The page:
Unfortunately, I was unable to get a wifi connection in the Strand, which means that--curses, foiled again--I now have a second copy of Nightingales. Which I will donate to the nearest free book table.
Incidentally, I was pleased that no bizarre fuzzy things were scurrying around in the Strand basement this time--or, if they were there, they politely refrained from scurrying in my vicinity. (Seriously, I have no idea what that...thing...was that scooted by a couple years back, but it certainly made me vacate the premises with some celerity.)
I have stayed in teeny-tiny hotel rooms before--not that you get any other kind in NYC--but never before in a hotel room where almost all of the living space was occupied by the platform bed.
Although it's easy on the back to tote the iPad around, it just doesn't do it for me as a note-taking device: I've yet to find an external keyboard that feels comfortable (anyone have a recommendation?) and the onscreen keyboard is frustrating for anything more than tweeting or facebook-ing.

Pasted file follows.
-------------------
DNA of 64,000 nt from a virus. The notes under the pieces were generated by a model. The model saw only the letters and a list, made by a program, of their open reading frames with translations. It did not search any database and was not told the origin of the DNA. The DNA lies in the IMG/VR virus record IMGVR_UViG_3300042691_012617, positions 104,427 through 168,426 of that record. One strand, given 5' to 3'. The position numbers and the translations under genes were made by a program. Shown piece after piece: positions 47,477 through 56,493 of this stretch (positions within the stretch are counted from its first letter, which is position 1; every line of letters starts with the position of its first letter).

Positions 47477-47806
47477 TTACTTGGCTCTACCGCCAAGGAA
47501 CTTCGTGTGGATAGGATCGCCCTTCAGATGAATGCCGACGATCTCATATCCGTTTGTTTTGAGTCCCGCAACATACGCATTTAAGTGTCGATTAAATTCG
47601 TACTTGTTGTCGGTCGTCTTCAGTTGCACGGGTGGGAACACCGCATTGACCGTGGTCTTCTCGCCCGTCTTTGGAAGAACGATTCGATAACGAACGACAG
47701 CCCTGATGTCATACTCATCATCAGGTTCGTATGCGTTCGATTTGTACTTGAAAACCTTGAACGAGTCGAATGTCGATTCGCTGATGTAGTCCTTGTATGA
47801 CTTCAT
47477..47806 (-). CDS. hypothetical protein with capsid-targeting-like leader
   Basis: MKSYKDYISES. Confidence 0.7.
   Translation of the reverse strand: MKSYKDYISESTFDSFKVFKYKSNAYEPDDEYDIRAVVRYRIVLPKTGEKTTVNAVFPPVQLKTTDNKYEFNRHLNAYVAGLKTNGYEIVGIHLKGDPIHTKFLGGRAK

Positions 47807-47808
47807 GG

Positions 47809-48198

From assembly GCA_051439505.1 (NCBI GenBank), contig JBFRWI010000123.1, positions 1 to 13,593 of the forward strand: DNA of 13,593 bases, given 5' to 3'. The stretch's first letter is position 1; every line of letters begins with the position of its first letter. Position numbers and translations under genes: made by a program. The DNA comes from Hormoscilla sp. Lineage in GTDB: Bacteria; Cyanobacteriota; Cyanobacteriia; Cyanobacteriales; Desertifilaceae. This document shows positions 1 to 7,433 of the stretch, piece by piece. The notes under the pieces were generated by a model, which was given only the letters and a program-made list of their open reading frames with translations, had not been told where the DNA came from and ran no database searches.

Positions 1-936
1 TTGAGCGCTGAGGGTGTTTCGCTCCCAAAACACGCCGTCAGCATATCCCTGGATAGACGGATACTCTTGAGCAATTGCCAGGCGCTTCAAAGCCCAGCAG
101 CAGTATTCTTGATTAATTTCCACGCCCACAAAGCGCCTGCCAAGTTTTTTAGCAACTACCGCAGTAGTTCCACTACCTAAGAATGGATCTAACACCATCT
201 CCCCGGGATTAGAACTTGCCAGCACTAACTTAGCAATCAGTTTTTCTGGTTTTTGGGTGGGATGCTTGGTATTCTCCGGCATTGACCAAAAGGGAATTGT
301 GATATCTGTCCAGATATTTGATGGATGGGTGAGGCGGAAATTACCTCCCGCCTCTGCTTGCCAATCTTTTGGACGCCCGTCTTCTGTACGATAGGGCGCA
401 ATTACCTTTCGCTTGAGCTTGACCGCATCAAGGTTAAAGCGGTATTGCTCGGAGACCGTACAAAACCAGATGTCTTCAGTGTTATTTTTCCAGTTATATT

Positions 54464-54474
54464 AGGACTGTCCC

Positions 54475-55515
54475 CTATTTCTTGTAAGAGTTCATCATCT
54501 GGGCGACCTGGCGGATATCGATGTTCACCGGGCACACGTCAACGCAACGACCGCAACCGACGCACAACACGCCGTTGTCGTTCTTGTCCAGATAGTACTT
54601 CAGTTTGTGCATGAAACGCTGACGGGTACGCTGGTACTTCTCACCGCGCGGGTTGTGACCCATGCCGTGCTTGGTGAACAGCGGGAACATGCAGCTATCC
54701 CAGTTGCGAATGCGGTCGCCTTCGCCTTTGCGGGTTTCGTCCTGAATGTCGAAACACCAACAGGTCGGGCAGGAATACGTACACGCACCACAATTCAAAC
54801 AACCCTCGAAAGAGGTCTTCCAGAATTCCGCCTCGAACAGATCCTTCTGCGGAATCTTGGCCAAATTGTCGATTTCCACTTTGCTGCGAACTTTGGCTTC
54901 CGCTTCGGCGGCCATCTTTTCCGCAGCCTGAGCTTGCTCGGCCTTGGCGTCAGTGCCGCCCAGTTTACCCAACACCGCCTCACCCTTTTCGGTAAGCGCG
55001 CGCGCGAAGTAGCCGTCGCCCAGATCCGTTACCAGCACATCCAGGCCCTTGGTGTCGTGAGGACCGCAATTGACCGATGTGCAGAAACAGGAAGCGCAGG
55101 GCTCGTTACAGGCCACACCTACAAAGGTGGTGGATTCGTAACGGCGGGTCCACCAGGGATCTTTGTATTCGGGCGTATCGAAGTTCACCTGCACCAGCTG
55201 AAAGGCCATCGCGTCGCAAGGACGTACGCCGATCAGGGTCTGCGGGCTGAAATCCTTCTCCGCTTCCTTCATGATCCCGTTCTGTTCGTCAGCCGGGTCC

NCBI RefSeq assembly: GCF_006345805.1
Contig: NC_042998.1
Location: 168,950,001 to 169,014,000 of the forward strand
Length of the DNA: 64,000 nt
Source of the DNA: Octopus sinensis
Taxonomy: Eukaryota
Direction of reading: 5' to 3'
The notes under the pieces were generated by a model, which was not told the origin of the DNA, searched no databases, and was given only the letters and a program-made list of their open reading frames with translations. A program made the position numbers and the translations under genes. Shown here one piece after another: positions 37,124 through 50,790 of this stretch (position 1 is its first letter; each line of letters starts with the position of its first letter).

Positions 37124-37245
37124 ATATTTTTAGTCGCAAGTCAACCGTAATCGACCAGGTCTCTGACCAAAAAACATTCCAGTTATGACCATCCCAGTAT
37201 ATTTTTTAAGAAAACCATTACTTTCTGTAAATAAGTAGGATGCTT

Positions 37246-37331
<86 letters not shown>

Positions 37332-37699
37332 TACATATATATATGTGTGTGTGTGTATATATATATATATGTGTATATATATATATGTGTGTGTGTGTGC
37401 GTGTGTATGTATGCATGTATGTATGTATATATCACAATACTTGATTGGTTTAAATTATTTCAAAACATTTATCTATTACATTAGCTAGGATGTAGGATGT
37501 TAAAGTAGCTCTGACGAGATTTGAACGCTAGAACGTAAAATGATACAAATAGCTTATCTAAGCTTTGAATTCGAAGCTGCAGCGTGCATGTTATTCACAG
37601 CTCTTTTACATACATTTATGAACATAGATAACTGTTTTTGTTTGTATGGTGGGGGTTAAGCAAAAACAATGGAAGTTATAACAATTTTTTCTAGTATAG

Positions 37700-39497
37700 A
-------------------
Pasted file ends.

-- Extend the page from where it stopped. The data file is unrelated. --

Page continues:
Oddest sight of the trip: Big Bird chatting with Smurfette.
I'll be trekking across the pond for the first time in several years to present at the Neo-Victorian Cultures conference in Liverpool. The conference is at the end of July, but the current plot is to be in London for most of the month, camped out in the British Library (where else?).
1. On Saturday, I gird my loins (how do you do that, anyway?) for a trip from Rochester, NY to College Station, TX. More precisely, a trip from Rochester, NY-->NYC, NY-->Houston, TX-->College Station, TX.
2. The airport is not snowed in.
3. Our boarding is only slightly delayed.
4. And then, we are informed that our plane is kaput. Of course, we can wait around for the next plane to LaGuardia, which will arrive in about 3 hours; alas, that does nothing for me and most of my fellow passengers, as we have all seen our connections go kaflooey.
5. We wait in lines.
6. Apparently, college students have booked everything for their February breaks, or something. Why do all these college students have February breaks?